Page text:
N.Y. Appellate Court Upholds Constitutionality of the Child Victims Act

July 14, 2023

A New York state appellate court has upheld the constitutionality of the Child Victims Act (CVA) which granted a one year extension of the state’s statute of limitations for victims of childhood sexual abuse to bring court actions. The court found the claim-revival part of the CVA does not violate due process.

The Appellate Division, Third Department upheld a state Supreme Court’s refusal to dismiss a sexual abuse complaint against the operators of a private boarding home for at-risk youth in foster care. The complaint was brought by a man who claims he was abused several times by an employee of the boarding house in the 1980s when he was 14 years old.

Part of the CVA allows childhood survivors of sexual abuse who did not bring suit by age 23, a one-year period to file a civil action for damages, regardless of their age now. The “window” opened for six months in August 2019. However, due to the COVID-19 pandemic, this window period was extended until August 2021. The law also changed the old statute that required claims to be brought within five years of the survivor’s eighteenth birthday, or by age 23. Survivors of child sexual abuse now have until the age of 55 to file a claim.

According to the court and legislative records, the law was enacted to “open the doors of justice to the thousands of survivors of child abuse in New York State by prospectively extending the statute of limitations.”

The plaintiff asserted various causes of action against the operators of the boarding home including that they were negligent in their failure to report the sexual abuse he suffered as required by the Social Services Law.

In their defense, the Menninger Foundation and Schenectady Community Action Program, Inc. argued that the common-law and statutory duties to report sexual abuse are not recognized causes of action under New York law and do not otherwise apply to them. They further challenged the Child Victims Act as unconstitutional both on its face and as it was applied to them in allegedly denying them due process.

The Supreme Court denied their motion, finding that New York recognizes a common-law failure to report cause of action, institutions can be found liable for a failure to report under the state’s Social Services Law, and the claim-revival part of the CVA satisfies due process.

The defendants appealed and the Appellate Division, Third Department heard their appeal, agreeing in the end with the Supreme Court’s reasons for refusing to dismiss the action against them.

Defendants argued that the application of CVA violates their due process rights because of the significant passage of time which has “certainly” resulted in the destruction of relevant records, the death of two important witnesses, and the fact that other witnesses “had their mental capacity diminished.”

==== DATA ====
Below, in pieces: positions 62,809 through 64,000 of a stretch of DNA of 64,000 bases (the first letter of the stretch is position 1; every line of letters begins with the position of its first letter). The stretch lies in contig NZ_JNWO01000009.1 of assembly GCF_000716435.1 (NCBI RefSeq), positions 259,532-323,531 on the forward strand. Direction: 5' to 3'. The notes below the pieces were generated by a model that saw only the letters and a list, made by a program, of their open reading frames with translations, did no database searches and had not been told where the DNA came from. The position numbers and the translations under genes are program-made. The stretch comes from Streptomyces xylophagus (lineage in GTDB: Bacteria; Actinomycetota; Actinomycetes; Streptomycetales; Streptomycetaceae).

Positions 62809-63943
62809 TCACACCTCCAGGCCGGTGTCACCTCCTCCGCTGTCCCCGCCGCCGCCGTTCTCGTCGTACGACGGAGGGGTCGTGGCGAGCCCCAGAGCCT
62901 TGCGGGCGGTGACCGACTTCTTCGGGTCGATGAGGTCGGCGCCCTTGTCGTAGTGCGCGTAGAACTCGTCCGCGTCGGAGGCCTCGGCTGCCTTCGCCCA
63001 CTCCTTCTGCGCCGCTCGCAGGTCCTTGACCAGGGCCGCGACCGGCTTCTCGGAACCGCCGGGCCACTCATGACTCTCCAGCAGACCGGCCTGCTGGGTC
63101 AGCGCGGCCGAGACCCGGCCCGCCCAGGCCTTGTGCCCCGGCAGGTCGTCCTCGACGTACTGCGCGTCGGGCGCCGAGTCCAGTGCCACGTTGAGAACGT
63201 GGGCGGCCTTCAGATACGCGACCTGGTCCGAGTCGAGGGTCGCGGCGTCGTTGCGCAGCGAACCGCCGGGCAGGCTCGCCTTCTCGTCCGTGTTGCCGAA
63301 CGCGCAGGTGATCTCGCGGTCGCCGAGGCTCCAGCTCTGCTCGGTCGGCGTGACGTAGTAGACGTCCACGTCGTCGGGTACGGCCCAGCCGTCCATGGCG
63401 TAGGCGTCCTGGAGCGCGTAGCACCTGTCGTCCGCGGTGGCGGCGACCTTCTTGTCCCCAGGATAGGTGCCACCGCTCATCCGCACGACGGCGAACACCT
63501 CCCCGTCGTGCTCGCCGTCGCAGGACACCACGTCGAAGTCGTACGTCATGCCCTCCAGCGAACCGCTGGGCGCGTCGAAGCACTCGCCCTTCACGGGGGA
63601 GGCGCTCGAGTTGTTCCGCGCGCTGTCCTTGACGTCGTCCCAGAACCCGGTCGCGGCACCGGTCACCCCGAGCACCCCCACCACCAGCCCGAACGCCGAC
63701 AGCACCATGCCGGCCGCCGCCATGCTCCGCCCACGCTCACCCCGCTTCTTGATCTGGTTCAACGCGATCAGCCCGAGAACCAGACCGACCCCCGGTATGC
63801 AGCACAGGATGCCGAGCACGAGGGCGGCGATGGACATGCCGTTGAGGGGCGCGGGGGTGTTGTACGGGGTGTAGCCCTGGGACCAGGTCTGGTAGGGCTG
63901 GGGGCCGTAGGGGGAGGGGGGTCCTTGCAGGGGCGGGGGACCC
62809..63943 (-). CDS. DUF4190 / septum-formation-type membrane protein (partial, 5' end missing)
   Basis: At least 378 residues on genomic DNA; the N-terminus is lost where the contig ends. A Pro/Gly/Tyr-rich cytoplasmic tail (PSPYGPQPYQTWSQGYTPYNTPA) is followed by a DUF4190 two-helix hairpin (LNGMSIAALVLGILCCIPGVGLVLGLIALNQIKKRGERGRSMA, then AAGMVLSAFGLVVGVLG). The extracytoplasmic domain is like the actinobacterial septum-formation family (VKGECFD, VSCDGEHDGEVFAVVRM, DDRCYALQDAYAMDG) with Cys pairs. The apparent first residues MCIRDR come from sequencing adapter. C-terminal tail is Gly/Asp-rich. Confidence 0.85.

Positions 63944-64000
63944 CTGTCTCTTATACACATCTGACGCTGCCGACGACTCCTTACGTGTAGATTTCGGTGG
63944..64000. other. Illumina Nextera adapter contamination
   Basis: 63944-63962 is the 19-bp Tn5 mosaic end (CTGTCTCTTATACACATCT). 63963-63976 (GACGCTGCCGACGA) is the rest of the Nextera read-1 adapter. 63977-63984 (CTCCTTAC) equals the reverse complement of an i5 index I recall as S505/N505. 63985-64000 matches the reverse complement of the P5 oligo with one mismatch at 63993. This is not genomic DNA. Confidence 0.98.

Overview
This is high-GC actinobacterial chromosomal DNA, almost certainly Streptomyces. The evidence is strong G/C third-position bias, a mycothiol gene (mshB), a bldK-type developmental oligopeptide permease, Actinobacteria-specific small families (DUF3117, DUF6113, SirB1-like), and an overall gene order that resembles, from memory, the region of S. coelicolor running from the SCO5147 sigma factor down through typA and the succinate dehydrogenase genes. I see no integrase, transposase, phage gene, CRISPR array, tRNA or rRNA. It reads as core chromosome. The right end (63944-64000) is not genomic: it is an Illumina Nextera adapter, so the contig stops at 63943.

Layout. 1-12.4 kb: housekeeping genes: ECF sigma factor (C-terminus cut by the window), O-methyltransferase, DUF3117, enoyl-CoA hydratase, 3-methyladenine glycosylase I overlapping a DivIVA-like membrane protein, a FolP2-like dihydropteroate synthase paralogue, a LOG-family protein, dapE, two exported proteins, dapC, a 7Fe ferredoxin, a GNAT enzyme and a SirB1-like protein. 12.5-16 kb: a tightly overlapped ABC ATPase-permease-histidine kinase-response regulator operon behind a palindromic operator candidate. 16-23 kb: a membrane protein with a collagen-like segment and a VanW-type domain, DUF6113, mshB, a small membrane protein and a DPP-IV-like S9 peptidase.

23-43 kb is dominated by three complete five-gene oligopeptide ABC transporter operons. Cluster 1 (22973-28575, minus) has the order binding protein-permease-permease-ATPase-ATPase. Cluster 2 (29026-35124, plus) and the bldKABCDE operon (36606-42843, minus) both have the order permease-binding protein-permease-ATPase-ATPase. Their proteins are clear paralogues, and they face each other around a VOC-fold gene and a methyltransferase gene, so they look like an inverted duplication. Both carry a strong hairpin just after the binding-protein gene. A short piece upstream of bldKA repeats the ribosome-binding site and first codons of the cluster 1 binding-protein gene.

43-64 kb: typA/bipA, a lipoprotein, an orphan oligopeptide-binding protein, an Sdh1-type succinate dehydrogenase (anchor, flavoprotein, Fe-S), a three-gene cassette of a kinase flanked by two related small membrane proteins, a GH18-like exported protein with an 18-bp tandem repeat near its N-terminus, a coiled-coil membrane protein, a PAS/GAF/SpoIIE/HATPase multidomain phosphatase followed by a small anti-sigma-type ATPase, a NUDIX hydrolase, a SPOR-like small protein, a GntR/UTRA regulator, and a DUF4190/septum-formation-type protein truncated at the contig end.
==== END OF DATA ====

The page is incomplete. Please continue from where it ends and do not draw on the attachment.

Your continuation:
But the court called this argument “conclusory and speculative” as it neglects that the Legislature “specifically considered these issues” as it relates to all parties. The court noted that the legislative history of the CVA provides that a justification for passing the CVA was that the current law required a victim to file a civil action “long before most survivors report or come to terms with their abuse, which has been estimated to be as high as 52 years old on average.”

Moreover, the court noted several factors that undermine the defendants’ purported limitations in defending this action, including their lack of a sufficient effort to locate or contact the person alleged to have committed the sexual abuse, or other witnesses who allegedly held managerial roles during the relevant time period.

Accordingly, the court affirmed that the Supreme Court properly denied defendants’ motion to dismiss.

“It is well settled that legislative enactments are entitled to a strong presumption of constitutionality,” the court noted before concluding that the “CVA was a reasonable response to remedy an injustice.”

The court relied on legislative history that raised the unique character of sex crimes where “victims of childhood sexual abuse struggle for years to come to terms with their abuse,” and explained the justifiable delays in taking action against abusers because “many young adults aren’t prepared to deal with the abuse they experienced as children” within the five-year statute of limitations that would otherwise apply.

In addition, the legislative history highlighted how certain abusers — sometimes aided by institutional enablers and facilitators — have been successful in covering up their acts against children.

“As a result, the Legislature sought to address these problems through the enactment of the CVA, determining that it “will finally allow justice for past and future survivors of child sexual abuse . . . [and] shift the significant and lasting costs of child sexual abuse to the responsible parties,” the court stated.

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